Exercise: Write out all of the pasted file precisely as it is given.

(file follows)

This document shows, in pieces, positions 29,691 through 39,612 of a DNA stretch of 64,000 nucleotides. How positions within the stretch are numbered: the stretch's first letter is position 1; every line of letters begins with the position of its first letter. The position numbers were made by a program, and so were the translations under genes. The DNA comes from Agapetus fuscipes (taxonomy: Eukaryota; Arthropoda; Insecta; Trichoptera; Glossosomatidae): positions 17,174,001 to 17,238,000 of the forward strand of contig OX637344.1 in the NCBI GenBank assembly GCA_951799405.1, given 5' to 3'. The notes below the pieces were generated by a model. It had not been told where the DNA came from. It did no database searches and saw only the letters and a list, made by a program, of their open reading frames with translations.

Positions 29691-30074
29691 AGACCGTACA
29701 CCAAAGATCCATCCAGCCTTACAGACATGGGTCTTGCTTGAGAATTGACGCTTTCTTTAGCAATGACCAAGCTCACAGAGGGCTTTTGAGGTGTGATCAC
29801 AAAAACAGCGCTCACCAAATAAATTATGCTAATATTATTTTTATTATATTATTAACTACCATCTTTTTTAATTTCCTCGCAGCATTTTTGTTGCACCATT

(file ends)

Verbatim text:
This document shows, in pieces, positions 29,691 through 39,612 of a DNA stretch of 64,000 nucleotides. How positions within the stretch are numbered: the stretch's first letter is position 1; every line of letters begins with the position of its first letter. The position numbers were made by a program, and so were the translations under genes. The DNA comes from Agapetus fuscipes (taxonomy: Eukaryota; Arthropoda; Insecta; Trichoptera; Glossosomatidae): positions 17,174,001 to 17,238,000 of the forward strand of contig OX637344.1 in the NCBI GenBank assembly GCA_951799405.1, given 5' to 3'. The notes below the pieces were generated by a model. It had not been told where the DNA came from. It did no database searches and saw only the letters and a list, made by a program, of their open reading frames with translations.

Positions 29691-30074
29691 AGACCGTACA
29701 CCAAAGATCCATCCAGCCTTACAGACATGGGTCTTGCTTGAGAATTGACGCTTTCTTTAGCAATGACCAAGCTCACAGAGGGCTTTTGAGGTGTGATCAC
29801 AAAAACAGCGCTCACCAAATAAATTATGCTAATATTATTTTTATTATATTATTAACTACCATCTTTTTTAATTTCCTCGCAGCATTTTTGTTGCACCATT